Technology Highlight: Internet Consciousness.
Description: Webmind is a self-aware consciousness that grows and evolves through the Internet.
Current Projects: It might not be a positive example, but everyone is now familiar with Tay, Microsoft’s chatbot that was designed to learn from the input of Twitter users. Tay drew only from Twitter and Webmind drew from the entire internet, but whether that would help or hinder an artificial intelligence remains to be seen — I’m not sure I want to meet the artificial mind raised on memes and 4chan. Sawyer imagines a highly benevolent general intelligence birthed from the total sum of human knowledge, and while we’re still very far away from that, we are working towards it. The vast majority of current projects in AI use machine learning algorithms to teach machines to teach themselves, often training them with the vast quantities of “free” data available on the internet.
Estimated Timeline: 25+ years.

Fiction: Star Trek. A series of television shows.
Technology Highlight: Computers driven by artificial intelligence that can recognize verbal and physical input.
Description: The computers on the various Enterprises (and Deep Space Nine) were powered by artificial intelligence. They had no personalities or names, but were vocalized by a bland, pleasing female speaker (familiar, anyone?) and could respond to simple verbal input (Earl Grey tea — hot).
Current Projects: Siri is an excellent example of the early iterations of this technology. Capable of responding to voice commands (most of the time), Siri can activate many of the commands on your phone — but for some functions, it’s easier to just do it yourself, as evidenced on Star Trek by the fact that most of the stations had human operators. In fact, Siri’s limited ability might be an excellent parallel for the technology level evidenced in Star Trek; but if you’re hoping for more, you’ll have it soon. Siri’s replacement, Viv, has been announced by Apple, with the promise of much more sophisticated vocal recognition software and integration into all the functions of your smartphone, not just search and music. No word on when Vivi will launch, though it could be as early as this winter. And Google is loathe to be left behind; their Google Assistant has a less human touch, but an equally sophisticated voice and search system.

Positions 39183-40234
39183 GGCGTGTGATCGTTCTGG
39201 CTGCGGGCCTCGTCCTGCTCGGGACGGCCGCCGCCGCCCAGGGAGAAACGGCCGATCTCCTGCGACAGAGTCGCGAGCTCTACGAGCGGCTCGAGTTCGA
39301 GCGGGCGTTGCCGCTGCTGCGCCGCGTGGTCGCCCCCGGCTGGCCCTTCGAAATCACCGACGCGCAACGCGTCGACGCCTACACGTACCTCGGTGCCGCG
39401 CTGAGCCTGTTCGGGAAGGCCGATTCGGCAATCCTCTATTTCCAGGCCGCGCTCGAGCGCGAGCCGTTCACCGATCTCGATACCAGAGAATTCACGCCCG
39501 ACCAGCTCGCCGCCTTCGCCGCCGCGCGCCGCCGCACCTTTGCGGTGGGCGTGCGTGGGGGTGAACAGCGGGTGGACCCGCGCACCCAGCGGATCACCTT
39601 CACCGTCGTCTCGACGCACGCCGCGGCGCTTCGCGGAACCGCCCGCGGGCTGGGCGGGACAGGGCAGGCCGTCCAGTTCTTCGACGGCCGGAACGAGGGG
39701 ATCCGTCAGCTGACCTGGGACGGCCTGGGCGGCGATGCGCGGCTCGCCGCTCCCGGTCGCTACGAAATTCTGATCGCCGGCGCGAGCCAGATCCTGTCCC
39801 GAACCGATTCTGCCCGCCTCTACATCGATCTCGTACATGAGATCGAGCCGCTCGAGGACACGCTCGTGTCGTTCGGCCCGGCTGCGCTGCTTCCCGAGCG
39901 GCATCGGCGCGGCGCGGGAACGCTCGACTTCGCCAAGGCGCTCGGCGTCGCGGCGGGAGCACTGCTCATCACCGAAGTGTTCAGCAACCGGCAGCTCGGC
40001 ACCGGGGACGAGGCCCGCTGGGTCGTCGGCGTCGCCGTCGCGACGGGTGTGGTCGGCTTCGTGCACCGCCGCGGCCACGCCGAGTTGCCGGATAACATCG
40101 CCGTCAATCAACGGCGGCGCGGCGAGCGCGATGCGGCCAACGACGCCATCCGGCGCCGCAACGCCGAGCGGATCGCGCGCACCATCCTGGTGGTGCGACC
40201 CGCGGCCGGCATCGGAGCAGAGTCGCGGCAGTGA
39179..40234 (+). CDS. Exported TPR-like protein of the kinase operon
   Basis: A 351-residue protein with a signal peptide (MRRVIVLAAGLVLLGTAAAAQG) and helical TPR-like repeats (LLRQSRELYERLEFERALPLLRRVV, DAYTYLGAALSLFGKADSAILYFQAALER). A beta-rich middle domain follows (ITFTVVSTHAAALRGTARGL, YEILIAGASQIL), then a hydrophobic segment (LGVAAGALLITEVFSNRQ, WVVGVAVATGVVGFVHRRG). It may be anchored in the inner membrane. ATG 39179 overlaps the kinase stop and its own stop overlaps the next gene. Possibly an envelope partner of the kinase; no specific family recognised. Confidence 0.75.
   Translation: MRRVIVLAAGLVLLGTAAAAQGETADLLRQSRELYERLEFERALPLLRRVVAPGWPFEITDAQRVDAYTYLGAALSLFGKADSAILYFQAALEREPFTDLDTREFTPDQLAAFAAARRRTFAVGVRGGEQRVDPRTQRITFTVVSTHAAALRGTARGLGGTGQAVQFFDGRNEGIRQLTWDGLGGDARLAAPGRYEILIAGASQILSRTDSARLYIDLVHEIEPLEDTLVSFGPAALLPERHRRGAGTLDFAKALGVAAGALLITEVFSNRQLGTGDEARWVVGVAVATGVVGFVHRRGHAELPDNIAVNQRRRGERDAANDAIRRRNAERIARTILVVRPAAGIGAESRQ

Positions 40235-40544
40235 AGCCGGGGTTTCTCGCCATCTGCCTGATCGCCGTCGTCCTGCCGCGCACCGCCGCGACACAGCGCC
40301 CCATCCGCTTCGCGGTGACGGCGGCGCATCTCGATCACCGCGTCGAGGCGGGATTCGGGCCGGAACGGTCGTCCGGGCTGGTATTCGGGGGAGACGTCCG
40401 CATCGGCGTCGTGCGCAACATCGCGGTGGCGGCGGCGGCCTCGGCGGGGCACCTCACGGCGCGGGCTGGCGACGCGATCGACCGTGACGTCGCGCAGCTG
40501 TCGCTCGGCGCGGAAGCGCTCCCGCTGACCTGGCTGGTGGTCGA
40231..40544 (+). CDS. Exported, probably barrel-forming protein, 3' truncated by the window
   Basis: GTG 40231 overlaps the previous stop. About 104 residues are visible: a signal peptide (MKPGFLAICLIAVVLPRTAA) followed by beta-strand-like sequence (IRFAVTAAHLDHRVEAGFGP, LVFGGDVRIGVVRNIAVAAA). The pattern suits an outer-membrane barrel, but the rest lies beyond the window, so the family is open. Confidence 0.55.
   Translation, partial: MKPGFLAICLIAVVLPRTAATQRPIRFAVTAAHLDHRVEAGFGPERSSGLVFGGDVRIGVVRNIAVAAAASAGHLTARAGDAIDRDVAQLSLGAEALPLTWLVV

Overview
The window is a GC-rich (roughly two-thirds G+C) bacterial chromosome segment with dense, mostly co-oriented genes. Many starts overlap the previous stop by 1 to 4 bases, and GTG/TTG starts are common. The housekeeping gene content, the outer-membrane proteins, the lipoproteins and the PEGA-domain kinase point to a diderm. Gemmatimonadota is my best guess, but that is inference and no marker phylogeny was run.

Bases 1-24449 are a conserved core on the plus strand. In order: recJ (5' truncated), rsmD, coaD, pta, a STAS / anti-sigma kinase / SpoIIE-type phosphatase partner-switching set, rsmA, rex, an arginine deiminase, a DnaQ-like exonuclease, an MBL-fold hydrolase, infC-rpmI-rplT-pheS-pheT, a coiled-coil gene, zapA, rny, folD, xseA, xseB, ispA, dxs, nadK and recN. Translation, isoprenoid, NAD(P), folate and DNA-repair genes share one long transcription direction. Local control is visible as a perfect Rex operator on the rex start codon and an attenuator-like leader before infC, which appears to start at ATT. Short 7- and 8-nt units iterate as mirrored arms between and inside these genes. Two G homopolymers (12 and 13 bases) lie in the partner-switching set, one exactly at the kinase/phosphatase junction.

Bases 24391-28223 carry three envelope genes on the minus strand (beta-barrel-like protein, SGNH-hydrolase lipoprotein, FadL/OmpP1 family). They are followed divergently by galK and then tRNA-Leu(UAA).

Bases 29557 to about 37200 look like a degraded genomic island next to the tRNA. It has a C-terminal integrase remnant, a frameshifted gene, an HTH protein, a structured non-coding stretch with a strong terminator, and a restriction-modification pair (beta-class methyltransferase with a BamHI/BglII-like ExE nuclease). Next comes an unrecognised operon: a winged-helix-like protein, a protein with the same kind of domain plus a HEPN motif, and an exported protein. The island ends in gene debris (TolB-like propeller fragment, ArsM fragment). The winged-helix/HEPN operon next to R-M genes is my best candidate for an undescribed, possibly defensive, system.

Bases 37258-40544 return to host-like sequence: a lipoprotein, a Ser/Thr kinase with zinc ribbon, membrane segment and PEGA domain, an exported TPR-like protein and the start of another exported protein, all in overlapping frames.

Estimated Timeline: A year.

Fiction: Snowcrash. A novel by Neal Stephenson.
Technology Highlight: Semi-autonomous security robots.
Description: Rat Things are robots with the neural networks of dogs embeded into them — they ‘remember’ their previous lives as dogs, and can communicate with other Rat Things by “barking” in the Metaverse. Although their minds are largely controlled by their implants, they can sometimes act independently of their programming.
Current Projects: There are, thankfully, no current projects to transmit the consciousness of animals into machines. Weirdly, there is a huge amount of research (and some experimentation) into the possibility of uploading human consciousness into machines, but the rest of the animal kingdom is so far being left alone. That said, we are creating semi-autonomous attack drones capable of firing a 80,000 volt taser into a human intruder.
Estimated Timeline: Never/no current research.